After Prescribed Medications

After the legitimate use of prescribed medications, individuals may inadvertently find themselves grappling with drug addiction. Initially intended to alleviate physical ailments or manage mental health conditions, these medications can become a source of comfort, leading to dependence. What begins as a reliance on medical help can transform into a compulsive need for the temporary relief these drugs provide. The transition from therapeutic use to addiction blurs, leaving individuals trapped in a cycle of dependency that harms their well-being.

Symptoms of Drug Use and Abuse

The symptoms of drug use and abuse can be both behavioral and physical. Some of them have been listed below:

  • Constant itching in a specific area of the body
  • Impulsive pulling down of sleeves to hide marks
  • Slurred speech
  • Frequent sniffling
  • Sudden weight loss or weight gain
  • Lack of interest in personal grooming
  • Bloodshot or red eyes
  • Pinpoint or dilated pupils
  • Abnormal puffiness
  • Flushed-out color

Behavioral signs

  • Skipping class and declining grades or some other regular complaints from school or college.
  • Drop in attendance and poor performance at work
  • Loss of interest in extracurricular activities and previous hobbies
  • Problem in memory
  • Borrowing or stealing money.
  • Acting isolated or engaging in some suspicious activities.
  • Confronts with family members and siblings.
  • Like drug-related things in music, clothing, and posters.
  • Demanding more privacy and spent more time in locked doors.
  • A sudden change in relationships and friends.

Psychological signs

  • Unexplained and totally confusing change in attitude.
  • Sudden mood swings and irritability
  • Angry outbursts or laughing at nothing.
  • Periods of unusual hyperactivity or agitation.
  • Lack of motivation
  • Inability to focus
  • Appears lethargic or “spaced out.”
  • Fearful, withdrawn, anxious, or paranoid, without any apparent reason.

photo afp file

Impacts of Drug Addiction

The ramifications of drug addiction extend beyond the individual to affect families, communities, and society at large. The effects of drug abuse have far-reaching consequences. They not only affect the user him/herself, but also their families, and society as a whole. The work sector loses able-bodied individuals, which in turn affects the economy. The family’s role in the development of substance abuse is unique as the family simultaneously suffers from the direct consequences of the abuse, while also holding the potential to be one of the most powerful protective influences against it.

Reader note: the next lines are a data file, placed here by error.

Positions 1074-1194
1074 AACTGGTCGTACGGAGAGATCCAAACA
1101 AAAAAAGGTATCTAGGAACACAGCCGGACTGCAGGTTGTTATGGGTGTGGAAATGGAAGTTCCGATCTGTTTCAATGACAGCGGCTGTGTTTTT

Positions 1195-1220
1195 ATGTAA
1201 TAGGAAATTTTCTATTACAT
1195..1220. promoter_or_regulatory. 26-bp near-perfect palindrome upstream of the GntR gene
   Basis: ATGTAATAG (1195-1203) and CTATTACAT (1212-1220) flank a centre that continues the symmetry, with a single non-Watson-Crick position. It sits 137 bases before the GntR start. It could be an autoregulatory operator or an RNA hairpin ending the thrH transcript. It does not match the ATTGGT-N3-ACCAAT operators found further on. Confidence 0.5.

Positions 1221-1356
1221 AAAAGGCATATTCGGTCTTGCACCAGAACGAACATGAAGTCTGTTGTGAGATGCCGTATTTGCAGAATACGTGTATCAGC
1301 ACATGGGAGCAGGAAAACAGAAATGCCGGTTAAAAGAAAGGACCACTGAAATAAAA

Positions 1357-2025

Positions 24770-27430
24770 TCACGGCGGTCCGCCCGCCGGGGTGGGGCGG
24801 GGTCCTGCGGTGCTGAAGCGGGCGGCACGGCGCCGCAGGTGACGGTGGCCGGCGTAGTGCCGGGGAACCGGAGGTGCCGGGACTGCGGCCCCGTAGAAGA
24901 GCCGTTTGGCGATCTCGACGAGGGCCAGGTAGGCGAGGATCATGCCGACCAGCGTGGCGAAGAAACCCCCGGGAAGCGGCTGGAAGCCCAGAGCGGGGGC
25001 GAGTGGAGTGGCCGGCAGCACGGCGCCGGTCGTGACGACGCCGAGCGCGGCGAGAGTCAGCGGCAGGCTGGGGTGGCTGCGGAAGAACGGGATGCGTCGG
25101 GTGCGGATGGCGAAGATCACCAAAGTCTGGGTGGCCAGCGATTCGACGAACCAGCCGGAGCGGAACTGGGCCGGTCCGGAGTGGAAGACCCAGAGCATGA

Health consequences

Drug addiction is associated with countless health problems, including infectious diseases (such as HIV/AIDS and hepatitis), cardiovascular complications, respiratory issues, and mental health disorders. Injecting drug use, in particular, poses a significant risk of transmitting blood-borne infections.

The effects of drugs on your body and mind might change your feelings, thoughts, and behaviors. People use drugs in many different ways and for many various reasons. When something is used frequently to the point where you crave it and become dependent on it, you are said to be addicted. If you are addicted, you might use the drug even when it is harmful. Drug addiction is simply a trap; once you get into it, it’s too difficult to come out of it.  Scientifically speaking, drug addiction is a complex neurobiological disorder, which affects a person’s brain and behavior in a way that they lose the ability to resist the urge to use drugs. 

Harmful Effects of Drug Use and Abuse on Health

Brain Damage and Stroke

Brain damage caused by drug or alcohol usage can vary from slight cell damage to serious physical damage, such as brain hypoxia caused by overdose. Some of these effects of drug abuse, such as traumatic brain injury (TBI), stroke, and dementia, can be severe and/or long-lasting. Some other brain injuries that can occur as a result of excessive drug usage can be:

  • seizures
  • stroke
  • asphyxiation
  • respiratory arrest
  • hypoxic brain damage

 Heart Problems

According to the American Heart Association, drug abuse can have harmful consequences for the heart. It can cause disorders ranging from irregular heartbeats to heart attacks. Injecting illicit narcotics can also result in cardiovascular issues such as blocked veins and bacterial infections of the blood arteries and heart valves.

Drug Use and Abuse

 Liver Damage

Since the liver’s primary function is to drain out and neutralize toxic substances and poisons that enter the body, active drug addiction would effectively require the liver to work much harder than usual. Drug addiction can result in a variety of liver diseases, including hepatitis and cirrhosis.

Mental Health Issues

Drug abuse can worsen and even cause new symptoms of mental illness. Alcohol and drug abuse can also interfere with prescriptions such as antidepressants, anxiety meds, and mood stabilizers, making them less effective at treating symptoms and delaying recovery.